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"Tin Man" a remembrance of Paros by Paul Alan Bennett

Paul Alan Bennett is a nationally recognized, award-winning American artist who spent six years living the ex-pat life in the Seventies, painting on Paros, and later studying in Athens. He now lives in Sisters, Oregon, U.S.A. where he maintains a studio.

www.paulbennett-art.com

Paul's says: "Though its been thirty-six years since my return from Greece, those six years I lived there still have a big affect on my life... Recently, I've taken up playing the ukulele and have written several songs relating to those times. I just wrote one about the "Tin Man" on Paros. Remember him? (in Paroikia)... It's in 3/4, waltz time, so I think you'll feel the music as you read the words."

 

The Tin Man

by Paul Alan Bennett

In the country of Greece on the island of Paros

lived a man who made objects of tin in his shop.
 He’d sit at his workbench with clippers and hammer

when customers peered in his windows they’d stop,
 And admire the shapes of his watering cans

as well as his lanterns with patterns punched in,
That glowed when a candle was placed down inside of them,

casting their shadows cut out of the tin.
Each Friday at 5:00 he would close down his shop,

he’d shower, then put on his white shirt, black pants.
Then off to the square where the music was playing

he’d meet with his friends and all would then dance.
And the tin man would sail round the dance floor,

a smile on his lips and his head held so high.
 His arms swinging wide with his masterful hands,

so gracefully spinning you’d think he could fly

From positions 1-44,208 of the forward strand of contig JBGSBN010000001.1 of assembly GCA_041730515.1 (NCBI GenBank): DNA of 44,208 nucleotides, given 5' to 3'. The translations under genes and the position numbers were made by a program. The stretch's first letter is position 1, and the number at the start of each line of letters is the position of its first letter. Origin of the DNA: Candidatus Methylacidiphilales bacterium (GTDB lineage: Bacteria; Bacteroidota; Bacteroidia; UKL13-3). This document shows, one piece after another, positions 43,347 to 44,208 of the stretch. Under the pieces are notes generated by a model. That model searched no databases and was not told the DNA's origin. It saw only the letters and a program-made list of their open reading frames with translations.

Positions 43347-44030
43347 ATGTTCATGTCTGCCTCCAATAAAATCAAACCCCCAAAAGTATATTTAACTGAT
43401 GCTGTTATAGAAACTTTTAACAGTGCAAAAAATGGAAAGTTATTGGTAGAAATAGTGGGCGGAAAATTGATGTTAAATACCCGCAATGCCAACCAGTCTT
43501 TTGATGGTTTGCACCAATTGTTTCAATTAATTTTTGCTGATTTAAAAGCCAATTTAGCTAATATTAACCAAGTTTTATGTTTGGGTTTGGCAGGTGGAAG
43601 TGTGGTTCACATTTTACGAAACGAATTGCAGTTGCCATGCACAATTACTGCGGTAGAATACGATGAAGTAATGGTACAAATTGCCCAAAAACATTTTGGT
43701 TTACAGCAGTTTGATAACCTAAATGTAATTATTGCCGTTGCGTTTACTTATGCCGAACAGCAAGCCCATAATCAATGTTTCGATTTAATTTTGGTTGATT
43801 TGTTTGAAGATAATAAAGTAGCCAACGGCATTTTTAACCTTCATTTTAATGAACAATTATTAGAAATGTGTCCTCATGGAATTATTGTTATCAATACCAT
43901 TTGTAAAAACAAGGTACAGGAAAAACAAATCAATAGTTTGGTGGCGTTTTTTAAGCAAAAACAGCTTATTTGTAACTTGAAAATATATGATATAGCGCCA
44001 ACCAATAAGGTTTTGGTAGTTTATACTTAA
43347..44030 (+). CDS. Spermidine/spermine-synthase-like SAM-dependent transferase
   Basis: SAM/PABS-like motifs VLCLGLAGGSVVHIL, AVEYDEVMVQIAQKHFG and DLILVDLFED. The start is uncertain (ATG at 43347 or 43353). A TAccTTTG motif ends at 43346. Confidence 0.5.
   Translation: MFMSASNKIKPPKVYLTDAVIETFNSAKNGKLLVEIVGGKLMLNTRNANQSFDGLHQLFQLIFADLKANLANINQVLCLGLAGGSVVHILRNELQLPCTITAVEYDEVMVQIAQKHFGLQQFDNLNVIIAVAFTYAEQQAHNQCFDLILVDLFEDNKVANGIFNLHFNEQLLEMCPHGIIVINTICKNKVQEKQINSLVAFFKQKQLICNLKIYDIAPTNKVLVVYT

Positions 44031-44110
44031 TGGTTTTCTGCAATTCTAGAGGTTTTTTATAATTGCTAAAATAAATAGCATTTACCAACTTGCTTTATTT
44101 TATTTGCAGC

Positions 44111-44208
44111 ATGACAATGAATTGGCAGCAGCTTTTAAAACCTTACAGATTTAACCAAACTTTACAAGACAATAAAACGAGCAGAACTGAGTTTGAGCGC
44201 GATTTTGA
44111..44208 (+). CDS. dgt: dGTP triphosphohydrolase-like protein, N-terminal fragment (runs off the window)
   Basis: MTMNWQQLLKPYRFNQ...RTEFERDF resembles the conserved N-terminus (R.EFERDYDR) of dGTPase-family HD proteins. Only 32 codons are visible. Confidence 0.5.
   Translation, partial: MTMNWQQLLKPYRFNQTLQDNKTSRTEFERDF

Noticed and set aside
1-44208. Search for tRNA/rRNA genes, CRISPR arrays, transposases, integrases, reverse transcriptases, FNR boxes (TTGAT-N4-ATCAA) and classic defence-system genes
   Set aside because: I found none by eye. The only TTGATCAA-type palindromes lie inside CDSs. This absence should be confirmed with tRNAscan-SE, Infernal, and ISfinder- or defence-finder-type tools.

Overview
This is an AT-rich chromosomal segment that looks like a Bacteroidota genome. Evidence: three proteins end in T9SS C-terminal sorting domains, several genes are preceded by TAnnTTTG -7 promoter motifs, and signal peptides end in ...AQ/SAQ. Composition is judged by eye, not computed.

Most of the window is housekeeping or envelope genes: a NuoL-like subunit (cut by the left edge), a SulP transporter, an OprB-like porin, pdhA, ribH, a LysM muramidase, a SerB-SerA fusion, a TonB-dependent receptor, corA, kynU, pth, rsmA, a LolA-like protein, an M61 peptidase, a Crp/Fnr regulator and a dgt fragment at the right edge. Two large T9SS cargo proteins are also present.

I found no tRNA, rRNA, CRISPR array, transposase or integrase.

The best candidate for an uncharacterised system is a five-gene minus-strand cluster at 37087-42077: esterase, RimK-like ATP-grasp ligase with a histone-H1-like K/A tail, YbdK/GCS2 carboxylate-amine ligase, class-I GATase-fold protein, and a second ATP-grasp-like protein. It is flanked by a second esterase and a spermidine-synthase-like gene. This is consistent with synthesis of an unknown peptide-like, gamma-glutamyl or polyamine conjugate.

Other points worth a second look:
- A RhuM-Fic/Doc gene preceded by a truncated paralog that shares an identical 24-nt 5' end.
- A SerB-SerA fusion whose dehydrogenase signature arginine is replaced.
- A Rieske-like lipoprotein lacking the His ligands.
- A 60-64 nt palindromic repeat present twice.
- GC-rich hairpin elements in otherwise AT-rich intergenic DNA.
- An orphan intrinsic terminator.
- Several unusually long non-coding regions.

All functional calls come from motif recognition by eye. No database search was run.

Nobody could dance like the tin man
With his black cap and elegant mustache so trim
He so gracefully glided across the dance floor
Your eyes couldn’t stop watching him


Come morning he go back to work in his shop,

making toys for the girls and the boys in the town.  
He loved to make doves with their moveable wings

that would flap with a twist of a key turning round.
And holiday ornaments, bright shapes of stars

with decorative motifs carved into the tin
Some hung from the hooks that he’d placed in the ceiling

while others were stacked near the door in a bin.
The last time I saw him I came to his shop

in search of a lantern to light up the night
And he smiled as he carefully wrapped up my purchase

his eyes meeting mine such a beautiful sight.
Though years have now passed and the tin man is gone,

his grandchildren still do the work that he did
And the favorite toy that they all love to make

is the wind-up man dancing who’s made out of tin.

Nobody could dance like the tin man
With his black cap and elegant mustache so trim
He so gracefully glided across the dance floor
Your eyes couldn’t stop watching him.

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